# How many of C8H8's electrons has it gained/lost?

• mono_ten
In summary: You can use this to determine the number of electrons/protons present in the sample and the corresponding charge in Coulombs. In summary, the formula for styrofoam is C8H8 and a .25g styrofoam peanut contains a certain number of electrons and protons when it carries no excess charges. To find this number, you can use Avogadro's number to convert grams to molecules and then use the atomic number to determine the number of protons. Each elementary charge is equal to 1.602 × 10–19 Coulombs, so you can use this to find the amount of + and - charge in the sample.
mono_ten

## Homework Statement

Assume the formula for styrofoam (a polymer containing carbon and hydrogen) is C8H8. In a .25g styrofoam peanut, how many electrons and protons are present if it carries no excess charges? How many Coulumb's of + and - charge does this stand for? How many of the peanut's electrons has been gained/lost if the peanut has an excess charge of +0.10 C?

## The Attempt at a Solution

Well, if this is a typical chemistry problem, in the beginning... I would convert grams to molecules using Avogadro's number.
Not sure how to find the number of protons and electrons after that though. Doesn't it have to do with the atomic number?
After that, I'm not exactly sure how to find Coulumb's of the + and - charges.

mono_ten said:

## The Attempt at a Solution

Well, if this is a typical chemistry problem, in the beginning... I would convert grams to molecules using Avogadro's number.

Good start.

Not sure how to find the number of protons and electrons after that though. Doesn't it have to do with the atomic number?

The number of protons in a single atom of a given element is equal to the atomic number. If the sample contains no excess charges, you should be able to find the number of electrons based on the number of protons.

After that, I'm not exactly sure how to find Coulumb's of the + and - charges.

An elementary charge (the charge of one proton (+) or electron (-)) is equal to 1.602 × 10–19 Coulombs.

I would approach this problem by first identifying the number of atoms present in a .25g styrofoam peanut. Using the molar mass of C8H8, which is 104 g/mol, we can calculate that there are approximately 0.0024 moles of C8H8 in a .25g sample.

Next, I would use the periodic table to determine the number of electrons and protons in each atom of C8H8. Carbon has 6 protons and 6 electrons, while hydrogen has 1 proton and 1 electron. This means that in a .25g styrofoam peanut, there are approximately 0.0024 moles of carbon and 0.0024 moles of hydrogen, which translates to 1.44 x 10^22 carbon atoms and 2.88 x 10^22 hydrogen atoms.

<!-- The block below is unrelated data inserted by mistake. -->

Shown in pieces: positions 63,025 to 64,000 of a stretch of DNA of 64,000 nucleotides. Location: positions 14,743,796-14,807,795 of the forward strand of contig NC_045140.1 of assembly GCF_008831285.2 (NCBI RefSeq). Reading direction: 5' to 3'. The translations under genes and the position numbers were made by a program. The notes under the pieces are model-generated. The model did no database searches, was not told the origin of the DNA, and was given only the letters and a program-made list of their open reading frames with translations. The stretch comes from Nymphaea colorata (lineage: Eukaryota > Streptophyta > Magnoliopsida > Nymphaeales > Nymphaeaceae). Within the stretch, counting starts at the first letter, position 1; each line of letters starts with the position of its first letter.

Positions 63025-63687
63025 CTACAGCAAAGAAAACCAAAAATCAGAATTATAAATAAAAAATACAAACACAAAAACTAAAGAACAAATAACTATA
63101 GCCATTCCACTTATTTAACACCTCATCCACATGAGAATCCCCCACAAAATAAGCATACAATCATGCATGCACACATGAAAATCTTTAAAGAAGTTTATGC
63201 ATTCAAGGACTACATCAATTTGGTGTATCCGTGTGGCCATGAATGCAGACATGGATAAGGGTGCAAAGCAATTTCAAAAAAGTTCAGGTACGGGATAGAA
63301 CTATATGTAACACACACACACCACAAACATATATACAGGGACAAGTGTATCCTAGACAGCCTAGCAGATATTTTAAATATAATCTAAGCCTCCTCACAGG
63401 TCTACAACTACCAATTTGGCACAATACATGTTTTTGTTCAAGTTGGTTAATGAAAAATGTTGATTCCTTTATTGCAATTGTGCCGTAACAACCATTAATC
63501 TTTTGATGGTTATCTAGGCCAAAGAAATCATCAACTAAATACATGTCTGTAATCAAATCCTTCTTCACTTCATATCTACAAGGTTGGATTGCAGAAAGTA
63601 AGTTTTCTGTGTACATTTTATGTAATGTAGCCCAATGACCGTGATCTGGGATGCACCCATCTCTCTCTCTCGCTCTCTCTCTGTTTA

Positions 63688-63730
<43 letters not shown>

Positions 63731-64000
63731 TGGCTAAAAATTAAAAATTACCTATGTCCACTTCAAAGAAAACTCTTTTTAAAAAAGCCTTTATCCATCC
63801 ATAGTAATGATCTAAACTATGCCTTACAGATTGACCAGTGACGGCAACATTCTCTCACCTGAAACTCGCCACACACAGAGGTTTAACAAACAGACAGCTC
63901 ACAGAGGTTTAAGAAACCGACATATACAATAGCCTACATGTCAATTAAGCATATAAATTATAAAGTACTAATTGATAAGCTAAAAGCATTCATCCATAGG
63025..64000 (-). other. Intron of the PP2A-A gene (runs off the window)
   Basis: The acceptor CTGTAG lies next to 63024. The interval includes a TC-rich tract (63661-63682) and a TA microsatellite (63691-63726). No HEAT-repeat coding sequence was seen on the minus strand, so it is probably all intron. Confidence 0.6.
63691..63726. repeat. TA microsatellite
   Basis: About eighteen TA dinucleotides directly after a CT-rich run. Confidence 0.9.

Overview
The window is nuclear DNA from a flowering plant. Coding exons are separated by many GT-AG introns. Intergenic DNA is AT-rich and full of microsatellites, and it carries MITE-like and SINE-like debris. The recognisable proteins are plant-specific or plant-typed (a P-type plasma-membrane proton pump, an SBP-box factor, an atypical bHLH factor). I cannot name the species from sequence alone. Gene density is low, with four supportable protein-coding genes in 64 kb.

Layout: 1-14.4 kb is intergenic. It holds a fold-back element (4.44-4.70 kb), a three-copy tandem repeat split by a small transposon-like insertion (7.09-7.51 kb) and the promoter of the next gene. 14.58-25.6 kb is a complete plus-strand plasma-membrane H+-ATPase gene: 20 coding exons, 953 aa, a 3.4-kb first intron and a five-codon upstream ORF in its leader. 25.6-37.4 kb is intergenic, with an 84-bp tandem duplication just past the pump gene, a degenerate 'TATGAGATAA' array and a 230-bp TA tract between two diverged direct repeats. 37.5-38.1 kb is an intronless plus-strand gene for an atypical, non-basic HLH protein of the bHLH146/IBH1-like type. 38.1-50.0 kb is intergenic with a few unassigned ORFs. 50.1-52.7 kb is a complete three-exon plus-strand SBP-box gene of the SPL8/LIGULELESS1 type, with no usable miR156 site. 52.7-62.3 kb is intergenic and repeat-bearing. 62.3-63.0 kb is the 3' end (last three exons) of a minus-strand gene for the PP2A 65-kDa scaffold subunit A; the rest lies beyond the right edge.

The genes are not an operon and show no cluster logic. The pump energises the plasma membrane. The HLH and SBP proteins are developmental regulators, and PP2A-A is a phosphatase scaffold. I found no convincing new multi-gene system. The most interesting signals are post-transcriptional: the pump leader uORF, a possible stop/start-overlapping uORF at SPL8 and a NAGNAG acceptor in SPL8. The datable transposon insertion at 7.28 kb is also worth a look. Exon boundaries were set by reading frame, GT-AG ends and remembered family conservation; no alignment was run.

Assuming the styrofoam peanut carries no excess charges, the number of electrons and protons would be equal. This means that there are 1.44 x 10^22 protons and 1.44 x 10^22 electrons in the peanut.

To find the amount of charge, we can use the equation Q = n x e, where Q is the charge in Coulombs, n is the number of electrons, and e is the elementary charge (1.602 x 10^-19 C). Plugging in the numbers, we get:

Q = (1.44 x 10^22)(1.602 x 10^-19) = 2.306 x 10^3 C

This means that there are 2.306 x 10^3 Coulombs of both positive and negative charge in the peanut.

Finally, if the peanut has an excess charge of +0.10 C, we can calculate the number of electrons gained/lost by using the same equation and solving for n:

n = Q/e = (0.10)/(1.602 x 10^-19) = 6.24 x 10^17 electrons

Therefore, the peanut has gained 6.24 x 10^17 electrons to have an excess charge of +0.10 C.

## 1. How do you determine the number of electrons gained or lost by C8H8?

The number of electrons gained or lost by C8H8 can be determined by looking at its atomic structure. Carbon (C) has 6 electrons and Hydrogen (H) has 1 electron. Since C8H8 has 8 carbon atoms and 8 hydrogen atoms, the total number of electrons present is (6 x 8) + (1 x 8) = 56. If C8H8 is ionized, it will either gain or lose electrons to achieve a stable electron configuration.

## 2. What is the difference between gaining and losing electrons for C8H8?

Gaining and losing electrons are two ways for C8H8 to achieve a stable electron configuration. Gaining electrons means that C8H8 has more electrons than its neutral state, which results in a negative charge. Losing electrons means that C8H8 has fewer electrons than its neutral state, resulting in a positive charge.

## 3. How does C8H8 gain or lose electrons?

C8H8 can gain or lose electrons through chemical reactions. For example, it can gain electrons by accepting an electron from another atom or molecule, or it can lose electrons by donating an electron to another atom or molecule. These reactions occur due to differences in electronegativity between atoms, which determines their tendency to gain or lose electrons.

## 4. What factors determine the number of electrons gained or lost by C8H8?

The number of electrons gained or lost by C8H8 depends on the element it is reacting with and the type of chemical reaction taking place. For example, if C8H8 reacts with an element that has a higher electronegativity, it is more likely to lose electrons. Similarly, if C8H8 undergoes an oxidation reaction, it will lose electrons, while in a reduction reaction, it will gain electrons.

## 5. How does the gain or loss of electrons affect the properties of C8H8?

The gain or loss of electrons can significantly affect the properties of C8H8. For example, if C8H8 gains electrons and becomes negatively charged, it will be more stable and less reactive. On the other hand, if C8H8 loses electrons and becomes positively charged, it will be more reactive and unstable. This change in reactivity can also affect the chemical and physical properties of C8H8, such as its melting and boiling points, solubility, and acidity/basicity.

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